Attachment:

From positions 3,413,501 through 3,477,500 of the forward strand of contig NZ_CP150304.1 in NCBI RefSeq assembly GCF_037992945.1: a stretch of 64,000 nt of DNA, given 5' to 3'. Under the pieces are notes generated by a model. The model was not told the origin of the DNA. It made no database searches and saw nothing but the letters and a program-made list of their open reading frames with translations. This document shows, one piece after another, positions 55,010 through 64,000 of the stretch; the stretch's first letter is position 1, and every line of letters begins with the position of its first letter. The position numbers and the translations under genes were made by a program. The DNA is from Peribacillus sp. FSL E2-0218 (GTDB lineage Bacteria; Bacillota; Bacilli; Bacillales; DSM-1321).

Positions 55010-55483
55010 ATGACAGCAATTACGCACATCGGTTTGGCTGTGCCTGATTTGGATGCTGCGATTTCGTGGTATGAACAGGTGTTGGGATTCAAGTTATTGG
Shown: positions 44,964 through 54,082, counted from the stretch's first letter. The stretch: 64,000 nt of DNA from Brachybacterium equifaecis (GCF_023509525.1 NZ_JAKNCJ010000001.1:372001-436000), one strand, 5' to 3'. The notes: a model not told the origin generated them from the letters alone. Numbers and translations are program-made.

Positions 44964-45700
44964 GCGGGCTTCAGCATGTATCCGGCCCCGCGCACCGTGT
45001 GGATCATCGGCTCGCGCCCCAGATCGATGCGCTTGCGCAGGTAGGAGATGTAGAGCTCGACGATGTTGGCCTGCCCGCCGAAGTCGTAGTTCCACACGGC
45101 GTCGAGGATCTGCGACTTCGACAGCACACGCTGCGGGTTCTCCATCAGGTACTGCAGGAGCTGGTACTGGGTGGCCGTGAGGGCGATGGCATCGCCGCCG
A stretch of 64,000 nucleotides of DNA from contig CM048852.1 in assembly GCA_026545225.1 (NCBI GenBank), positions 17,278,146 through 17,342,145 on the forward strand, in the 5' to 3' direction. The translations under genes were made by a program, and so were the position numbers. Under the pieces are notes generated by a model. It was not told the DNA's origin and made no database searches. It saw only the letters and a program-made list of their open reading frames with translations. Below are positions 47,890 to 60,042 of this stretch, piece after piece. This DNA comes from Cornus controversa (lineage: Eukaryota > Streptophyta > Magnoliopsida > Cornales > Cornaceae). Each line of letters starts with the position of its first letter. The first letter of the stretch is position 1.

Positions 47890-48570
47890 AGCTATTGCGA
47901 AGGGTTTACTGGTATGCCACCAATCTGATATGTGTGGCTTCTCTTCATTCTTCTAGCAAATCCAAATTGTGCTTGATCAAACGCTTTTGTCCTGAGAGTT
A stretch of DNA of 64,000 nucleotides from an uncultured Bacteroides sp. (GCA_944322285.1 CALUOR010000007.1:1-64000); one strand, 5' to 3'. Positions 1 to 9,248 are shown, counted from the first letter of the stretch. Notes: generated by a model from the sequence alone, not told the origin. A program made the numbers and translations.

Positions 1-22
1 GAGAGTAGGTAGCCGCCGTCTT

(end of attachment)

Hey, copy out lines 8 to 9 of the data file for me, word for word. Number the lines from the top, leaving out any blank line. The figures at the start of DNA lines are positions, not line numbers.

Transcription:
45101 GTCGAGGATCTGCGACTTCGACAGCACACGCTGCGGGTTCTCCATCAGGTACTGCAGGAGCTGGTACTGGGTGGCCGTGAGGGCGATGGCATCGCCGCCG
A stretch of 64,000 nucleotides of DNA from contig CM048852.1 in assembly GCA_026545225.1 (NCBI GenBank), positions 17,278,146 through 17,342,145 on the forward strand, in the 5' to 3' direction. The translations under genes were made by a program, and so were the position numbers. Under the pieces are notes generated by a model. It was not told the DNA's origin and made no database searches. It saw only the letters and a program-made list of their open reading frames with translations. Below are positions 47,890 to 60,042 of this stretch, piece after piece. This DNA comes from Cornus controversa (lineage: Eukaryota > Streptophyta > Magnoliopsida > Cornales > Cornaceae). Each line of letters starts with the position of its first letter. The first letter of the stretch is position 1.